Neurological and cognitive sequelae of Covid-19: a four month follow-up.

Like Comment
Central and peripheral nervous system involvement during acute COVID-19 is well known. Although many patients report some subjective symptoms months after the infection, the exact incidence of neurological and cognitive sequelae of COVID-19 remains to be determined. The aim of this study is to investigate if objective neurological or cognitive impairment is detectable four months after SARS-CoV-2 infection, in a group of patients who had mild-moderate COVID-19. A cohort of 120 health care workers previously affected by COVID-19 was examined 4 months after the diagnosis by means of neurological and extensive cognitive evaluation and compared to a group of 30 health care workers who did not have COVID-19 and were similar for age and co morbidities. At 4 month follow-up, 118/120 COVID-19 cases had normal neurological examination, two patients had neurological deficits. COVID-19 patients did not show general cognitive impairment at MMSE. In COVID-19 cases the number of impaired neuropsychological tests was not significantly different from non COVID-19 cases (mean 1.69 and 1 respectively, Mann-Whitney p = n.s.), as well as all the mean tests' scores. Anxiety, stress and depression scores resulted to be significantly higher in COVID-19 than in non COVID-19 cases. The results do not support the presence of neurological deficits or cognitive impairment in this selected population of mild-moderate COVID-19 patients four months after the diagnosis. Severe emotional disorders in patients who had COVID-19 in the past are confirmed.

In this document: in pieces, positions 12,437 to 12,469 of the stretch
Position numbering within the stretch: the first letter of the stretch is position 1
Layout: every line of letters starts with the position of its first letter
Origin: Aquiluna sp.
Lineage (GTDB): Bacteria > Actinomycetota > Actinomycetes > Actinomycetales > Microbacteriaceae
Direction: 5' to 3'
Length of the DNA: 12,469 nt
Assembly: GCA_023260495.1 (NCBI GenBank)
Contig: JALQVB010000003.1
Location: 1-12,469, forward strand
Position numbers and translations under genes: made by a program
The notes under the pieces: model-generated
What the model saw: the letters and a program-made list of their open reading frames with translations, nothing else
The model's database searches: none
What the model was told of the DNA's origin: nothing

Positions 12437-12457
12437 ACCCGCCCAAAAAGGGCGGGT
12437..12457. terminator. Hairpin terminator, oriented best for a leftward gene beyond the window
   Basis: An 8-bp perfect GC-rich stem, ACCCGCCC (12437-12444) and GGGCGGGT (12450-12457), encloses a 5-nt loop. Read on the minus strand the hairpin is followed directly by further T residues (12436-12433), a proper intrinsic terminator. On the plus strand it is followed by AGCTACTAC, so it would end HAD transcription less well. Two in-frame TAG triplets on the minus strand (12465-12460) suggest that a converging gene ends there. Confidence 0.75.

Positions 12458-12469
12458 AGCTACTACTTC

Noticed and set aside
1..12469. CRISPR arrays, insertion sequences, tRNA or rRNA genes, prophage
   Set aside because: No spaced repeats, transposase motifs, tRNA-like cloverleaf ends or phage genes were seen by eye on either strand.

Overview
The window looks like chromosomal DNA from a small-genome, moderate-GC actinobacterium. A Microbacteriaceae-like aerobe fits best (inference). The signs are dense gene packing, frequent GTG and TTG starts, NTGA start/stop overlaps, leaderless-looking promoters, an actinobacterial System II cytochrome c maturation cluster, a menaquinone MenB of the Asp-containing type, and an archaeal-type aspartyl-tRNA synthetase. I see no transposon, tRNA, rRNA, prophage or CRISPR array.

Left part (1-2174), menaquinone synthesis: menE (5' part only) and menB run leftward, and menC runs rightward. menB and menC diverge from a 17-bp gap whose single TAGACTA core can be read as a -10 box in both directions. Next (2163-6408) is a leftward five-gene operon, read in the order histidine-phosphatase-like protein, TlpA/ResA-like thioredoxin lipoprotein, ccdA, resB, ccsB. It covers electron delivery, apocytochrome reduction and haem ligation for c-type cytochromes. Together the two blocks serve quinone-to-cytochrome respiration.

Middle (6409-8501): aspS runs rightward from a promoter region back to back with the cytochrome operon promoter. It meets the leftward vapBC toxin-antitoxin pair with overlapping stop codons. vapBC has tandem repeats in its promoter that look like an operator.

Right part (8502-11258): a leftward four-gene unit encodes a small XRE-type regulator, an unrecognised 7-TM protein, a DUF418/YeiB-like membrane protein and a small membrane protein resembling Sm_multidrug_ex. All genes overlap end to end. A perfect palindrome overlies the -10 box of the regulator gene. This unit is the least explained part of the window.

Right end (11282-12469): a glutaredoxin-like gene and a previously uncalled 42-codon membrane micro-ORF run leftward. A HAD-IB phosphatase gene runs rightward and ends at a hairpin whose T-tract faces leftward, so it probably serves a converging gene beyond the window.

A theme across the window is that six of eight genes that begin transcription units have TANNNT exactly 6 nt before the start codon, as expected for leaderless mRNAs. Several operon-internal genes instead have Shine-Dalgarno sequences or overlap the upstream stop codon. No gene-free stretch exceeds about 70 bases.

View the full article @ Journal of neurology

Get PDF with LibKey
Authors: Flavia Mattioli, Chiara Stampatori, Francesca Righetti, Emma Sala, Cesare Tomasi, Giuseppe De Palma


The wider, wiser view for healthcare professionals. ClinOwl signposts the latest clinical content from over 100 leading medical journals.
6584 Contributions
0 Following